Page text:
Ever wanted to experience a monster truck rally? Well, you may still have to wait a while. Monster Truck Destruction, in its current form, is a broken game. Developed by Odd Games, an Australian start-up, it was originally released for mobile devices, but has now been ported to Windows, Mac OS X, and Linux with disastrous consequences. At this moment it offers players very little beyond the promise of engines and burning rubber.
The gameplay in Monster Truck Destruction is a composite of both championship events and exhibition races. These championship tournaments have a couple of gameplay variations including drag races and freestyle competitions. Drag races require precise movements to navigate around small courses, dotted with obstacles to jump and crash through. These are relatively brief, but require a high level of skill from the player to traverse successfully. The freestyle mode, on the other hand, is the easier of the two. This puts players in an arena with a variety of hurdles to jump over in order to perform tricks. It is these moments that can be captured in game and shared via social media, should you so wish. By switching the camera to its cinematic mode, you can record your stunts and try to wow your friends, if you happen to be adept enough.
Controlling the monster truck in the game is cumbersome, and requires a lot of getting used to. The current build of the game is experiencing major problems with both controller support and reversing. This means that you will often find yourself spinning out of control or losing mastery over the vehicle, only to be trapped hugging the sideboards. This is a huge disadvantage to both game modes, as it strips away any fun to be had from controlling the trucks themselves. It raises the difficulty greatly, leading to a large amount of time spent fumbling around the same courses over and over again in the hope of success. This is not helped by the fact that very little guidance is given to new players upon starting the game. The only option instantly accessible under the controls menu is the ability to change the sensitivity of the truck’s movements. This lack of support will definitely alienate those who decide to pick up the game, as they will most likely struggle to grasp the controls or put up with its constant failures. Currently, the developers are working on addressing these issues. But, at this moment, the game’s controls remain broken.
Competing in races and championships is another necessary element of the game. They are used to win prize money to improve your vehicle. By winning events, players can update their truck and buy new parts to increase their performance in the arena. They can also invest in a brand new vehicle altogether. Tired of your old wheels? Then simply put some money aside and buy a new set. This is a nice touch, which is spoiled by the problems elsewhere. Hypothetically, if the game were working, it would give players a superb motive to win each race, in order to accumulate the necessary funds to build the truck of their dreams. It would also contribute to a player’s sense of ownership over their truck.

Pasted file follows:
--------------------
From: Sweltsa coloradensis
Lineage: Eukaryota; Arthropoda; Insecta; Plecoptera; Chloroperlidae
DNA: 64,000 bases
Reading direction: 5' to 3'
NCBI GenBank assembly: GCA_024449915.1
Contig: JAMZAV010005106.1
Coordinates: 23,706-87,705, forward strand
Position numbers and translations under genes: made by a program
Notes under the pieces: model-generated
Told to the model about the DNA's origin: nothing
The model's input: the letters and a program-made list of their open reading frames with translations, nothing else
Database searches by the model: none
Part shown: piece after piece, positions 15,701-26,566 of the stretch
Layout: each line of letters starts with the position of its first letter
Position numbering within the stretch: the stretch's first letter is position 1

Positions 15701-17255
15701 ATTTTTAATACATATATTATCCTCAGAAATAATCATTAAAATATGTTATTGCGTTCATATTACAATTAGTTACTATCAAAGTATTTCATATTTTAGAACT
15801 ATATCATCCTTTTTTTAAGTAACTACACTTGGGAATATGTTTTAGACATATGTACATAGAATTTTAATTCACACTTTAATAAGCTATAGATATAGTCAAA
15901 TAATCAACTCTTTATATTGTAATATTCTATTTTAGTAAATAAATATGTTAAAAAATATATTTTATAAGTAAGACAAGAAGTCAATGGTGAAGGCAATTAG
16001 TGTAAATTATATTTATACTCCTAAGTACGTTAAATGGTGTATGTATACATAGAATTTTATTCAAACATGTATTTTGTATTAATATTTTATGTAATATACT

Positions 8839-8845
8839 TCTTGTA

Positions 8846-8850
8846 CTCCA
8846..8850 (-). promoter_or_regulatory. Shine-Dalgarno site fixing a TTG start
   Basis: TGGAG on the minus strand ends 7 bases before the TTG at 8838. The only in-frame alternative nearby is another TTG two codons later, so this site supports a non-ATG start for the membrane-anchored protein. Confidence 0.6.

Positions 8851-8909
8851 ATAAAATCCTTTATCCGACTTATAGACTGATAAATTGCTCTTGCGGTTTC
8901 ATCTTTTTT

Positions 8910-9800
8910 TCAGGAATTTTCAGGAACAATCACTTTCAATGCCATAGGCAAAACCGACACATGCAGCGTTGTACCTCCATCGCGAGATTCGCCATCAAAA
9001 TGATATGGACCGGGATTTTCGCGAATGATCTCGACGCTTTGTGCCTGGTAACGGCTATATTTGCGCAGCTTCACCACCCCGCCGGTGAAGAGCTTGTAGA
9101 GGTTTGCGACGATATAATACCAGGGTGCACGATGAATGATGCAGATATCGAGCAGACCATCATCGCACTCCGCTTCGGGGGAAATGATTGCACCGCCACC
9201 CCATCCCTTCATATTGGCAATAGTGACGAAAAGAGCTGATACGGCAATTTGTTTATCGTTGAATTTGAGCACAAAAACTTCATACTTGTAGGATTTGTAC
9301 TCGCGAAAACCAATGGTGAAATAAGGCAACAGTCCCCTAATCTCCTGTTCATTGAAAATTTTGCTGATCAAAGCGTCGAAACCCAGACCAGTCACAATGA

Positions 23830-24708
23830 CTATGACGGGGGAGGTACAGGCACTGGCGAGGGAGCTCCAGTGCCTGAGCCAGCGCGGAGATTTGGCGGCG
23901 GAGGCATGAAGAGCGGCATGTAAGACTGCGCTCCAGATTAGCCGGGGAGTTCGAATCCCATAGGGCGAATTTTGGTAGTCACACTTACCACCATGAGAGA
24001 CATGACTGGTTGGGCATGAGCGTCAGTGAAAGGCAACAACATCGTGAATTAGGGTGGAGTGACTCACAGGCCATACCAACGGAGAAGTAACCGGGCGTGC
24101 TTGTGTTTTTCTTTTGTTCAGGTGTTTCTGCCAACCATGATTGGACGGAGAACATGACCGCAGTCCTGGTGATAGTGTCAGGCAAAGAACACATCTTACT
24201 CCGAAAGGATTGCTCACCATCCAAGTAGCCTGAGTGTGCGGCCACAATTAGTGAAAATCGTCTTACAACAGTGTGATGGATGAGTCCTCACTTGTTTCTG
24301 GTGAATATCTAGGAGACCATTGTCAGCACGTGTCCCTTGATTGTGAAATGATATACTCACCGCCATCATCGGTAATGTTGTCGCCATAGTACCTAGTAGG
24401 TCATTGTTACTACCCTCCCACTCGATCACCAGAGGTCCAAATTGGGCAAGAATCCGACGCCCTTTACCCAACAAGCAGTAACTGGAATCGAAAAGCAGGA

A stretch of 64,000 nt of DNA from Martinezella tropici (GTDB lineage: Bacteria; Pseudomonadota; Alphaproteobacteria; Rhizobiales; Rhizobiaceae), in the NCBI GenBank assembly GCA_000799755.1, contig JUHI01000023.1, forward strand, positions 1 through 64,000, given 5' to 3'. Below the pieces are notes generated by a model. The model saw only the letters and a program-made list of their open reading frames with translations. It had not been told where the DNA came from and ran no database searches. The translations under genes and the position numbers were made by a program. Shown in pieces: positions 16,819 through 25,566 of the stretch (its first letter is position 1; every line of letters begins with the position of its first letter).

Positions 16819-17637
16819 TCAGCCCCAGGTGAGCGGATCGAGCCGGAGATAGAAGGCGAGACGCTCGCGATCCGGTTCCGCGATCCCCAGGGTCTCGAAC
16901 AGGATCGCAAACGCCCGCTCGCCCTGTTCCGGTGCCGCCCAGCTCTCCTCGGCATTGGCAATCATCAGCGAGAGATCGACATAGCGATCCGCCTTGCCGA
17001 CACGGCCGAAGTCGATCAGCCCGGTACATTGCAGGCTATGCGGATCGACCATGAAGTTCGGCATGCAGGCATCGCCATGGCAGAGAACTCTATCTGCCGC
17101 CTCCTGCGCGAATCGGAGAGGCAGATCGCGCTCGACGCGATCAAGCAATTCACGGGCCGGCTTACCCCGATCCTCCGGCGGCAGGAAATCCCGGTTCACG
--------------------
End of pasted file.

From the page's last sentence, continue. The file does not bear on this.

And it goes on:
Customization also has an additional purpose in the game, given the title’s current problems. It permits the player to build a more stable ride that they can assert mastery over. Purchasing new shocks and a better engine is responsible for these improvements in control. This helps correct some of the issues with the driving, but not all of them.
Another problem is that the maps that are playable in the game feel quite empty, despite having some items that can be interacted with. These stages are comprised mostly of painted white lanes, ramps, and stationary vehicles to jump and destroy. Unfortunately, these levels are also extraordinarily short in length. This makes the experience of playing the game feel quite hollow, in comparison to some of the more complex racing titles that are available elsewhere. It also reduces the margin of error whilst playing, as your opponent can finish the race before you have the time to even correct your position. More trucks in each race would go some way to correcting this issue or extending the track length itself to give the player time to catch up. This would lower the difficulty and fill the levels with a lot more onscreen action.
The game altogether still feels like a mobile title in its scale and scope. It continues to give the impression that it is meant to be enjoyed in short bursts over a long period of time, rather than all at once. It has kept that pick up and play quality, which is supremely frustrating given that there was the potential to expand the gameplay beyond its mobile origins when ported over.
Other elements of the game that are worth criticizing are its heavy rock soundtrack and its presentation. The music is one of the game’s weakest additions, primarily because it fails to inspire in any way. The soundtrack is bland throughout and gets particularly annoying as it continuously loops over gameplay. Nevertheless, the game does allow you to reduce the volume on the music alone, so you can enjoy the sound of clashing metal instead until your heart’s content. Similarly, the presentation of the game is lacking as well, with fonts and other work appearing as an eyesore that distracts from the game’s genuinely interesting features. The above could have been solved relatively quickly by investing more time working on these areas.
If you’ve ever wanted to get behind the wheel of a large monster truck, then this game will no doubt disappoint you. After all, it fails to capture the thrill and spectacle of live monster truck rallies. With tons of vehicles to choose from, there is some incentive for you to play, though perhaps you should wait until the game is working as intended. All in all, Monster Truck Destruction is an unsatisfactory experience at present that is best avoided, at least for now.